I was in Parfum de Nicholai shop near South Ken, London and they had no stock of Pour Homme. I got the impression from the SA's unclear replies to my questions that it had been taken back to Paris to be improved upon as it "wasn't good enough" (whether this was one batch or an as a whole tinkering I didn't persue).
I'll check there soon as PdNs are bargains of the century prices still (and they had a sale on too)
The opening is a nicely balanced aromatic green… The note that is easiest for me to pick out is the lavender; in fact, the lavender grabs prominence and holds on to it through the whole fragrance. In the past several years, lavender has lost much of its charm for me, and I am disappointed that it is so prominent and lasting in the accords of this fragrance. It holds center stage from the opening to the last of the drydown. Except for the lavender and the aromatics that I assume are from the mint and geranium, I can’t pick out individual notes until the drydown where the benzoin, tobacco, and labdanum rise up to claim their own identity out of the amorphous green. I don’t get woods, and I don’t get moss. The fragrance has limited longevity, although it does remain as a discreet skin scent for an hour or two. I enjoy the skin scent phase of it.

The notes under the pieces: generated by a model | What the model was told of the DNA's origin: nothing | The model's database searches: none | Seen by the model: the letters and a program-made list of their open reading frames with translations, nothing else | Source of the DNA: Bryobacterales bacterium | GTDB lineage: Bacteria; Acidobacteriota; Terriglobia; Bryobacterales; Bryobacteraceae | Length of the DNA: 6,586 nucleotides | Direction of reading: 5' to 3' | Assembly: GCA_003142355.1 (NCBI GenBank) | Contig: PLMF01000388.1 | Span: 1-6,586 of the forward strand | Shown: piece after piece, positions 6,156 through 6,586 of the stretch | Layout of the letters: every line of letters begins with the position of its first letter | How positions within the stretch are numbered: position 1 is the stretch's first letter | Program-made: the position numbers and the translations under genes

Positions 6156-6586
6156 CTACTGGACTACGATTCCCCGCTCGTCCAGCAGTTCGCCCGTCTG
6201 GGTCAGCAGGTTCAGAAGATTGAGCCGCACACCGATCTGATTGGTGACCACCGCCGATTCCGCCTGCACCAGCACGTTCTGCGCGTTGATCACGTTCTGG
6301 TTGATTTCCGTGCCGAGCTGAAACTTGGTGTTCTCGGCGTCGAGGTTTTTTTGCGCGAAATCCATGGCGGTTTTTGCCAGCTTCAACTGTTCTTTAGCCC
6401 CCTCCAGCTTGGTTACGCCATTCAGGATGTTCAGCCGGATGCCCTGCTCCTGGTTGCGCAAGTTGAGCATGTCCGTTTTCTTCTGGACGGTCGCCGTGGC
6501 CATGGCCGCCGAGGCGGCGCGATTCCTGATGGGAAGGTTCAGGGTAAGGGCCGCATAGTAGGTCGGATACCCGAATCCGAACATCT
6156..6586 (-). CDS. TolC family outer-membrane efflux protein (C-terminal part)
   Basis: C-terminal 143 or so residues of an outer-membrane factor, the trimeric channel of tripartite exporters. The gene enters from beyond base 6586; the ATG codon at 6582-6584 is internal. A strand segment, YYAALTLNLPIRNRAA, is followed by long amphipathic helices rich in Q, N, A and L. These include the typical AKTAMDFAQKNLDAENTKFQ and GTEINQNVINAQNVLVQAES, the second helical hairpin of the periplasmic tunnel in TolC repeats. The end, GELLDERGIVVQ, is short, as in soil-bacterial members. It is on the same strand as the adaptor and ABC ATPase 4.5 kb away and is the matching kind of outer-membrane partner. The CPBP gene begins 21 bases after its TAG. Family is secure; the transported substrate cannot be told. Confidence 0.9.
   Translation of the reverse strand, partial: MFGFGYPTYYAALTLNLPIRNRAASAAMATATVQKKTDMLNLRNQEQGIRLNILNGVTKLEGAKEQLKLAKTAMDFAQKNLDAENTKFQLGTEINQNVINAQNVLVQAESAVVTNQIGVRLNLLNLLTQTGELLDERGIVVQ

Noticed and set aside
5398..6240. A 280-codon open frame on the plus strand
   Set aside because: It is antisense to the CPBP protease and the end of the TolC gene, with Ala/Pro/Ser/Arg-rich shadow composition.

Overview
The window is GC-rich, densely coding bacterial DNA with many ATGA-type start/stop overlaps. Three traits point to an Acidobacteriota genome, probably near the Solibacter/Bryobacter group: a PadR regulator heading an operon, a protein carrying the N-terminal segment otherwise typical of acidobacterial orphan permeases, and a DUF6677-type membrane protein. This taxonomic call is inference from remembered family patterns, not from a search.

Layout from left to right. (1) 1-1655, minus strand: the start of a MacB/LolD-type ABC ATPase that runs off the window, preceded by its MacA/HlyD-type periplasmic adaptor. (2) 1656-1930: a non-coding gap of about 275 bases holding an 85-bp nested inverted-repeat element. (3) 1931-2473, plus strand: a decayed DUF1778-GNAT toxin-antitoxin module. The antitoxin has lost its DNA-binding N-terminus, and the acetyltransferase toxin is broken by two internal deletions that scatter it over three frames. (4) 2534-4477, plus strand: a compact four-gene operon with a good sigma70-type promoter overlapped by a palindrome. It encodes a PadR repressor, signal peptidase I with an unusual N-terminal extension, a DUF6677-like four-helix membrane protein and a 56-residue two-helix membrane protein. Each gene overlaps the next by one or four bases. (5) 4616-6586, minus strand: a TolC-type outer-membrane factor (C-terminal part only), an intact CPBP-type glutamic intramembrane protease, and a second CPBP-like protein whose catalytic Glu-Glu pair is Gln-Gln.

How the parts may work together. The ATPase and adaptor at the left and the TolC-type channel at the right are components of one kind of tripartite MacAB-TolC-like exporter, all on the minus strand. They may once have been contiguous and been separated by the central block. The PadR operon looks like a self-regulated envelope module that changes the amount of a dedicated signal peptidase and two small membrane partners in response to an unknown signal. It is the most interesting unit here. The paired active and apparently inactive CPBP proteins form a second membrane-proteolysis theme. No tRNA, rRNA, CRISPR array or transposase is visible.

The accords, lavender included, are so well done that I can’t help but admire the artisan quality they present, but, subtle and beautiful as it seems to be, it is also lavender, lavender, lavender, making Nicolai pour Homme a must try for the lavender lover. I’ll pass.
Smells like an airy cypress with mint rather than a lavender and sage. Reminds me of Creed's Cypres-Musc with a very predominant wood note.
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It opens, quite bitter and minty, somewhere to the exotic left of Azzaro Pour Homme. It continues down this path: cool, enigmatic, with almost a sense of elegant melancholy as the previous reviewer has so aptly observed. A deep and sober scent, highly poetic and evocative ... but of what? Death, regret, loss, age, time itself? There seems to be a sort of 'Creed notes' about the final developments.
Strange but interesting stuff - quite different from anything else I’ve tried. De Nicolai’s site says there are also warm ingredients in it, but it smells cool and oddly melancholic to me. There’s mint in it, but not a candy-cane or Tic-Tac mint: maybe some wild herb in the mint family. I like it well enough to use it in warm weather for variety when I’m desperate for a change from citrus smells, but it really does not make me smile at every whiff like de Nicolai’s New York does. Certainly, no woman will be driven wild by the raw sexuality you exude (since you won’t) while wearing it.